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How to Get Government Assistance

Help for Single Parents Who "Don't Qualify"


How to Get Government Assistance

Government assistance can be hard to come by. Many hardworking single parents earn "too much" to qualify for benefits like food stamps, but earn too little to actually get by each month. If this describes your situation, know that help is available, and that you're not alone.

In fact, it may feel as though "just getting by" is close to impossible because, depending on where you live, it actually is. According to an online calculator* provided by Feeding America, many single parents do not have enough money left over at the end of the month to pay for groceries.

Take a look at these figures, representing the amount of money a typical single parent with one child has "left over" to pay for food, after factoring in the cost of housing, health care, transportation, and child care:

  • In Toledo, OH: $32
  • In Fort Work, TX: $35
  • In Birmingham, AL: -$92
  • In Oakland, CA: -$150
  • In New York City: -$237


In other words, for these families, there's literally not enough money left after paying the bare necessities to buy even a week's worth of groceries, much less pay for an entire month of meals.

Help For Single Parent Families Who Don't Qualify for Government Assistance

  • Child Support - In order to qualify for government assistance, you will most likely have to file for child support (if you have not done so already). This is because the government believes that both parents should be providing financial assistance before the government has to step in and provide additional financial help.

  • TANF - Seek help through your local Temporary Assistance for Needy Families (TANF) office. Even if you've been turned down before, it's a good idea to double check to find out whether your eligibility has changed since them.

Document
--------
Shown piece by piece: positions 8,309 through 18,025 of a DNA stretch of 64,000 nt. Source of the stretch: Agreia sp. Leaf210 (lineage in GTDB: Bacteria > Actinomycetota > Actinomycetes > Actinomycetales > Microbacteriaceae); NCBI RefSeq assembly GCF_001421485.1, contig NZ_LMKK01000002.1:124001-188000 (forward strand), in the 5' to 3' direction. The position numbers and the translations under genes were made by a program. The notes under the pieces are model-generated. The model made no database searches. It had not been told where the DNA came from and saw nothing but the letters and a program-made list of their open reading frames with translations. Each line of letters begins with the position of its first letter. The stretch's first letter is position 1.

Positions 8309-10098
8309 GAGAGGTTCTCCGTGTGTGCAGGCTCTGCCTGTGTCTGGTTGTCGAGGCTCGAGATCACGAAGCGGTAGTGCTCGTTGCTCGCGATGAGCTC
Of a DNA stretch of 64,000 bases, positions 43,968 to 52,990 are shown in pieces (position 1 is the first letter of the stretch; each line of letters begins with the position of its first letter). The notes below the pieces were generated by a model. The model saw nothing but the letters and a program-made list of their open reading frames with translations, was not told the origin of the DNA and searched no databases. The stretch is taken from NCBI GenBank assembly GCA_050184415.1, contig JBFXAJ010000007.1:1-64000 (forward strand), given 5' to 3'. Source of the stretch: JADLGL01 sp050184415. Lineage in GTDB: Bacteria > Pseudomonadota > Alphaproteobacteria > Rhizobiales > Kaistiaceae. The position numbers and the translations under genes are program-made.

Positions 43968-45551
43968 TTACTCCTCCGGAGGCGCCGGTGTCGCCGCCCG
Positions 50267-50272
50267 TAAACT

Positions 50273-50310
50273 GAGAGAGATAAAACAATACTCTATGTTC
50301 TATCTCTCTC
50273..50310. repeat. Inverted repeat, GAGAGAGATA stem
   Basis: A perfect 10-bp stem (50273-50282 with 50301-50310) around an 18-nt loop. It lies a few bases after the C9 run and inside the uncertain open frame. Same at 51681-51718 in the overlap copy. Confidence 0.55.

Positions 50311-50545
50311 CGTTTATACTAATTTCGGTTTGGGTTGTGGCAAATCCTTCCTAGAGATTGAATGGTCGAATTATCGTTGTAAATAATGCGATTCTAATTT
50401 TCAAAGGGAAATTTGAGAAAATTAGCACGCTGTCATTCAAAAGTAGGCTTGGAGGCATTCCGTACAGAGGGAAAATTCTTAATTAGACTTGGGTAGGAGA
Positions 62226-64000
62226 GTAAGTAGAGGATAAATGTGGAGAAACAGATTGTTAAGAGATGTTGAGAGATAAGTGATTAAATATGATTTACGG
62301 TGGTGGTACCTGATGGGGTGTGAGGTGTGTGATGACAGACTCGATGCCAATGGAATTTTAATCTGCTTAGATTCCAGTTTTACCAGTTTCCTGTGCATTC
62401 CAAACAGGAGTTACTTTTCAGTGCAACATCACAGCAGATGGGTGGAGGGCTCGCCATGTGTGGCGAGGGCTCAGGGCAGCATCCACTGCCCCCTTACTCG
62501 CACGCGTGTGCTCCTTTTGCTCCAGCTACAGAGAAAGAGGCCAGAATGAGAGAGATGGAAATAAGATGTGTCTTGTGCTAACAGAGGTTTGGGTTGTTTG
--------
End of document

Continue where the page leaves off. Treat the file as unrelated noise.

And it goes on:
• Women, Infants, and Children (WIC) - If you are pregnant or nursing, or your children are under the age of 5, consider applying for WIC.

  • Online Help - Look for help online at www.govbenefits.gov or by calling 2-1-1.

  • Food Pantries - Find a local food bank or food pantry in your area. They may be able to help you or point you toward additional local resources, even if you earn "too much money" to qualify for TANF.

  • Community Organizations - Contact local churches, religious organizations, and community organizations to find out whether they can offer some form of temporary assistance or point you toward additional services you may not be aware of. Know, as well, that you do not have to be a member of a particular organization to receive their help.

  • Perseverance - Finally, while you are waiting to find out whether you now qualify for government assistance, or whether any of the other organizations in your area can help you, continue to do everything that you can to limit your expenses and look for work.

*"Family Budget Calculator." America's Harvest. N.p., n.d. Web. 10 Jan. 2008. [http://www.kidscafe.org/budget_calculator.asp?s=41].


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